Like many others, I went through a phase of binge-watchingT documentaries and tv shows near the start of the pandemic. Wild Wild Country has been on my “to-watch” list ever since.
Released on Netflix in 2018, Wild Wild Country (director: Maclain Way, Chapman Way) explores the controversial and tumultuous events surrounding the Rajneesh movement1 Rajneesh movement | History, Beliefs, & Facts | Britannica. (n.d.). Www.britannica.com. https://www.britannica.com/topic/Rajneesh-movement in the 1980s.
If you’re on the fence of whether or not it’s worth watching, this review should hopefully give you a good idea of what to expect without giving away major revelations.
My intent with the review of this Netflix documentary series is to cover the following:
Summary of Wild Wild Country
Wild Wild Country is a 6-episode Netflix series centered around the Rajneesh movement, led by Bhagwan Shree Rajneesh (later known as Osho). Regarded as a spiritual guru, Bhagwan amassed hundreds of thousands of followers around the world.
Bhagwan’s followers referred to themselves as “Rajneeshees” or “Sannyasins”. The latter is a term derived from the Sanskrit word sannyasa2 Prabhu, M. (2022, November 18). Sannyasa: The True Meaning. Vedic Management Center. https://www.vedic-management.com/sannyasa-the-true-meaning/, which means “the path of renunciation”. For them, it reflected a commitment to a spiritual and communal lifestyle based on the teachings of Bhagwan.
In 1981, along with a core group of his disciples, Bhagwan traveled to rural Oregon with a goal of establishing a commune on the ranch land they purchased. The result was an entire town named after their leader, with its own infrastructure and law enforcement.
As such, the documentary follows numerous legal and social conflicts with the local residents, government authorities, and the FBI.
Although there were many people involved in the Rajneesh movement, the documentary mainly focuses on a handful of individuals.
- Bhagwan Shree Rajneesh, who later went by the name of Osho, was the spiritual leader and central figure around whom the Rajneesh movement revolved.
- Ma Anand Sheela was Bhagwan’s personal secretary for the majority of the time the group spent in Oregon. His first lieutenant, she was a key figure in the administration of Rajneeshpuram.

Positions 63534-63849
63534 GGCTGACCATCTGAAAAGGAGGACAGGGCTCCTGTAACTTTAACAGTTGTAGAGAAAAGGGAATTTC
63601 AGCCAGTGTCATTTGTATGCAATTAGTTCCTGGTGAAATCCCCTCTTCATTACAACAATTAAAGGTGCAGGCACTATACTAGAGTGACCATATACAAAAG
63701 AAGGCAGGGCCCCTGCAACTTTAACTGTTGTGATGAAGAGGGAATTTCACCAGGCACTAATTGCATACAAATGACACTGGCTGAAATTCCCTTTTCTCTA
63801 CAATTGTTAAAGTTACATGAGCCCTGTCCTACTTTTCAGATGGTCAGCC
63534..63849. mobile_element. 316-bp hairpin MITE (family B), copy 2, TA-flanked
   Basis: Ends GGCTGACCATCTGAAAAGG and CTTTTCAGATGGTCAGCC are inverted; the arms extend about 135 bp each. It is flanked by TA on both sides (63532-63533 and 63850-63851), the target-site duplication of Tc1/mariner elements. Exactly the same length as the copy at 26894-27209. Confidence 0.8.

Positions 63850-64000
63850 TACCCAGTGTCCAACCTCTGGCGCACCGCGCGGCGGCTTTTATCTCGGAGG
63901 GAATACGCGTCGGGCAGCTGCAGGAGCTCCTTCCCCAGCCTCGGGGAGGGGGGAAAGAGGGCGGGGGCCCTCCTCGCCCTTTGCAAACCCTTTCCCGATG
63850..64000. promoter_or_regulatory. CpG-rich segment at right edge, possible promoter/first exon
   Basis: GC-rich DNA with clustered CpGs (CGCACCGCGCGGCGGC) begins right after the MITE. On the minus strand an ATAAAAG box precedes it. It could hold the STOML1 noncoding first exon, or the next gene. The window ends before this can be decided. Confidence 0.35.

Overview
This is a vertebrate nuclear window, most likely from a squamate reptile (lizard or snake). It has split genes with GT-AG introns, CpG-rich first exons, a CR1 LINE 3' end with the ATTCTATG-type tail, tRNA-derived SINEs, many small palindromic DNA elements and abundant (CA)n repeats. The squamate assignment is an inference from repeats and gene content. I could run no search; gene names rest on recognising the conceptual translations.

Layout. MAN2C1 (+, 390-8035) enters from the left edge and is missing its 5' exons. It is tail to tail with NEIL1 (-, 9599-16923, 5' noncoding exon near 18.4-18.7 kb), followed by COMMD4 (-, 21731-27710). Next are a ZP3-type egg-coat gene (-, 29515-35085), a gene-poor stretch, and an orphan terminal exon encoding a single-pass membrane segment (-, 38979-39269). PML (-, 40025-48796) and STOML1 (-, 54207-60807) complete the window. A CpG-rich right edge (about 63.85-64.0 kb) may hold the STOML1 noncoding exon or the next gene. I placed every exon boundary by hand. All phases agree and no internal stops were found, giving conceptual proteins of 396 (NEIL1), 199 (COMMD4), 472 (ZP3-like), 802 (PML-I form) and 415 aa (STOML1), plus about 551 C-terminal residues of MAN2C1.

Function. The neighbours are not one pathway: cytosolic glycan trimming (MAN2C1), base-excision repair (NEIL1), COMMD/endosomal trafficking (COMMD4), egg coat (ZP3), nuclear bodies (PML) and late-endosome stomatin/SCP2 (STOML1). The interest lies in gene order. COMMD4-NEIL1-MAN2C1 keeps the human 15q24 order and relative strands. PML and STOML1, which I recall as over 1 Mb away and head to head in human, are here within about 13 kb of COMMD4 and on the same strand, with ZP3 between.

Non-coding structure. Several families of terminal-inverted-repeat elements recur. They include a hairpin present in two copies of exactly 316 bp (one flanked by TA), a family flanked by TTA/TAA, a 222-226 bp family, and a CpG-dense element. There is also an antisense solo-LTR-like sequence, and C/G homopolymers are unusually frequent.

- Swami Prem Niren (Philip Toelks) was a long-time follower of Bhagwan’s and one of the attorneys who represented the community and served as his legal counsel during the turbulent times at Rajneeshpuram.
- Ma Shanti Bhadra (Jane Stork) was a devoted follower who spent time in Bhagwan’s Indian ashram before moving to the Oregon commune. In this documentary, she is often referred to as “Shanti B”.
- Swami Prem Savita (“Sunny”) performed a variety of responsibilities in Rajneeshpuram. In particular, this documentary focused on her role engaging with the media and other external entities to manage the public perception of the commune.
- Residents: John Silvertooth, Jon Bowerman & More.
Review of Wild Wild Country
I will preface this review by saying that I went into it almost entirely blind. I knew as much as the blurb told me, which boiled down to the fact that a spiritual leader from India moved to the US to create a commune for himself and his followers.
Of course, I knew that they don’t make documentaries about non-consequential events. Plus, there have been many articles and books covering the Rajneeshpuram community. There had to be more to the story.
Although the Rajneesh movement spanned at least two decades, the main focus of this documentary is the time Bhagwan and his followers spent in Oregon in the early 1980s.The narrative is split into six episodes, covering the origins of the Bhagwan’s rise to popularity, his time in Oregon, and the aftermath of the commune’s dissolution in 1985, all with archival footage woven in.
I understand the importance of establishing a background, though personally, I found the pacing quite slow at the part 1. That said, the story quickly picks up in part 2.
I should also give credit to the way the narrative was structured. While fascinating, the first half of the docuseries had me wondering what the big deal was. I kept waiting for the second shoe to drop… And boy was it worth the wait!
Unfortunately, it was very evident that the story was somewhat twisted to elicit a specific response. I go into more detail in the criticisms section of this review (beware of the spoilers!).
One of the enticing aspects of Wild Wild Country was the production quality. The series featured extensive accounts regarding the events in the 1980s, both from people within the Rajneesh community and those opposing it.
Along with detailed interviews, this documentary had heaps of video footage pulled from personal archives and media reports. It really helped to convey the atmosphere at the time, which caused people to search for a way of life different from traditional American values.
The other notable aspect of the production was the music. Whoever chose the soundtrack profoundly contributed to the story and my investment in this documentary series.
Characters and Context
It was interesting to see how the accounts of a handful of people interviewed for this series shaped the narrative.
While it does not apply to every person featured in the story, certain portrayals provided a fascinating character study. I watched in awe as people recounted the events in Oregon in a matter-of-fact manner, even if it concerned unethical or downright criminal actions.
Unfortunately, the documentary failed to provide enough context for the popularity of Bhagwan and the reasons he had such hold on other people. When it comes to the characterization in this documentary, Bhagwan seemed like a secondary character.